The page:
Full Nelson. The questionable talent at receiver could explain the good camp the top corners have had thus far, but Steven Nelson has shown that he’s an obvious upgrade over whomever else the Eagles were considering to start opposite Slay. He has looked strong in man defense. Reagor got behind him on a fade in one-on-ones, but Nelson closed and Hurts’ deft touch was wasted when the ball dropped through the receiver’s outstretched arms.
In team play, his tight coverage had something to do with Fulgham failing to pull in a pass over the middle. But Nelson’s defense hasn’t been solely in the secondary. He fought off a Reagor block to stop Sanders in the backfield on a swing pass. The receiver blocking has been shaky throughout camp. Earlier, a bubble screen to Reagor was blown up when receiver Greg Ward couldn’t fend off corner Avonte Maddox.
Go-to Goedert. Dallas Goedert has had a somewhat quiet camp. He failed his conditioning test at the start because he ran the wrong way during one drill, but he hasn’t flashed the explosion we’ve become accustomed to very much. He had a couple of second-level grabs from Hurts on Tuesday, though, that offered a few glimpses of that potential. If I’m Hurts, Goedert and Ertz are my 1 and 1a options if the reads are based on coverage.
Smith will be a go-to target eventually, but the two tight ends have been there, done that, and know how to get separation over the middle. Even if Ertz is traded, Richard Rogers is a capable backup, and Tyree Jackson has made a strong case for the 53-man roster. A tight end can often be a young quarterback’s best friend.
Position battles. The Eagles released their first depth chart, and while it isn’t official, it did mostly reflect how each position stands. Jordan Mailata and Dillard were both listed at first-team tackle, and while the former has taken a clear lead in that competition, I think Sirianni wants to get through the preseason before making a final decision. That is, assuming, Dillard can play by Aug. 27. Mailata has just held up better, particularly against power.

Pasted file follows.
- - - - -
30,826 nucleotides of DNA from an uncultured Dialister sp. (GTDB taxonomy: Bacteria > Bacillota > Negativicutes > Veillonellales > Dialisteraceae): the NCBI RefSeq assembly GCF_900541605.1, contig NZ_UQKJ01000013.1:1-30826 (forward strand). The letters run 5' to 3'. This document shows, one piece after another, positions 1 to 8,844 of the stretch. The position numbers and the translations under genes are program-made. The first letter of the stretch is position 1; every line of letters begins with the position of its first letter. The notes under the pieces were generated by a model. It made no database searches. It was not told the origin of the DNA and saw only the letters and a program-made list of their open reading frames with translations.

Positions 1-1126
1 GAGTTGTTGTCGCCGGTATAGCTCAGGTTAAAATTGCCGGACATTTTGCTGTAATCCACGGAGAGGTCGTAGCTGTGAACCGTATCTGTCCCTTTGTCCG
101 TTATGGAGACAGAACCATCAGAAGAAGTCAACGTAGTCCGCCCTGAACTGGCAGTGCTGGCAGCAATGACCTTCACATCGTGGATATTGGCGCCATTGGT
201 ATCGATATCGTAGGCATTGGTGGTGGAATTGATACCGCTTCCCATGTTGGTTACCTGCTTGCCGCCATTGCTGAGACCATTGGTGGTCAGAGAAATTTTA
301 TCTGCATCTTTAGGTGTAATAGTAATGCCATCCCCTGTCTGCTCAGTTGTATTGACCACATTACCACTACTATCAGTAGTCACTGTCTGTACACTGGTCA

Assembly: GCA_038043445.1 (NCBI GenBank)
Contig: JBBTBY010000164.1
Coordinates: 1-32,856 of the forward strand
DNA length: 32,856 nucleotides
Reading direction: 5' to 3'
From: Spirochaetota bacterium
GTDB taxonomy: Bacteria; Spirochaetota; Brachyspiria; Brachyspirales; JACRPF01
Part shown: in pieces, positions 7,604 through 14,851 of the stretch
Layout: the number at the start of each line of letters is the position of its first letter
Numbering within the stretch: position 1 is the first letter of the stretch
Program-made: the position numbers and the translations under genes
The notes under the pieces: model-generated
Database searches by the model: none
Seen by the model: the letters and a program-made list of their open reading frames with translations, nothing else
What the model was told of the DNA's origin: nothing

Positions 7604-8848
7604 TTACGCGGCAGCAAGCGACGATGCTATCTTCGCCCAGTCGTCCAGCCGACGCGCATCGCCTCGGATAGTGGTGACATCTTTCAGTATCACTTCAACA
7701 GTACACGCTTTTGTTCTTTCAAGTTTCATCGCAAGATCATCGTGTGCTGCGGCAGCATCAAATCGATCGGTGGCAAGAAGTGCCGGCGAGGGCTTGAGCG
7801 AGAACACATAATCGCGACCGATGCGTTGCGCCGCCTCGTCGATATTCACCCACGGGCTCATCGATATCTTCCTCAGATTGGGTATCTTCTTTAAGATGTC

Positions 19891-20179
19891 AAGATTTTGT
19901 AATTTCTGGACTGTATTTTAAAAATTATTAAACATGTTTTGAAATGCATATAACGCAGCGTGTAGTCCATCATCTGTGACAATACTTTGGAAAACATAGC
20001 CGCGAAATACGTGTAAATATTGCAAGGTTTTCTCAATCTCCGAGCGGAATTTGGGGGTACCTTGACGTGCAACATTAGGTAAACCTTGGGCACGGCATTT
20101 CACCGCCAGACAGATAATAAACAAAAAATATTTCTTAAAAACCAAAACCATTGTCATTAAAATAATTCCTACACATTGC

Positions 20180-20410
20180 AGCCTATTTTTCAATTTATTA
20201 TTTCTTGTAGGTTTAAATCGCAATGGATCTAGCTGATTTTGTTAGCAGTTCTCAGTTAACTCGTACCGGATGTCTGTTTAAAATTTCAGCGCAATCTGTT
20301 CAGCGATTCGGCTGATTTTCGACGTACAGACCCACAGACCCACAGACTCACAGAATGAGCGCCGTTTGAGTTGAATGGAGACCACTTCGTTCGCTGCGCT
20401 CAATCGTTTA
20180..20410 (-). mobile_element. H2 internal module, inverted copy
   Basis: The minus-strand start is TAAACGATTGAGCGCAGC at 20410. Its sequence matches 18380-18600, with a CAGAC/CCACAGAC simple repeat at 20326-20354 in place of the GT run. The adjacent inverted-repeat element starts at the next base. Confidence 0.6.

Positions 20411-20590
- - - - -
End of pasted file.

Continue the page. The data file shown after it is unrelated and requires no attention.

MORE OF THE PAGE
Josh Sweat and Derek Barnett aren’t as much locked up in a competition for the right defensive end spot, because both will see the field plenty. But I have Sweat with the edge. Barnett, however, had a strong practice. He toasted tackle Brett Toth in second-unit team drills and brought fire all day. Maybe it was uncalled for, but Barnett drilled running back Kerryon Johnson after he ran dummy jet motion. Johnson was slow to get up and I’m not sure if he ever returned.
Watkins’ ceiling? I touched upon the receivers’ ineffectiveness earlier, but aside from Quez Watkins’ improvement and a few highlights from Reagor and Fulgham, the group has underperformed. Smith’s absence hasn’t helped matters. I’m not sure what the ceiling is for Watkins. His route running is much improved, as are his hands. He made a nice grab on a Joe Flacco pass thrown slightly behind him in team drills. And he found a soft spot underneath for an easy Hurts completion. But he’s not big and I wonder how he’ll fare once hitting restrictions are lifted. Thursday’s preseason opener could offer a glimpse.
Other high/lowlights. Reagor ran a nice comeback route vs. corner Kevon Seymour in one-on-ones. Defensive tackle Javon Hargrave beat guard Sua Opeta for a would-be sack in team play. Flacco hit a slanting Ward for a big gain. I liked the route concept vs. whatever zone defense coordinator Jonathan Gannon had called. The linebacker had to make a choice vs. the slant or the out, and when he bit on the out, Flacco fired to Ward. Flacco hooked up with receiver Andre Patton for a nice gain. Mullens had his daily throw-into-triple coverage pass. Linebacker Shaun Bradley got the pass breakup.
And a few leftovers … The Eagles have another walk-through Wednesday before Thursday’s game against the Steelers. That’s two walk-throughs in three days. … Eagles greats Darren Sproles and Brent Celek were at practice. Sproles has been assisting on the field the last two workouts.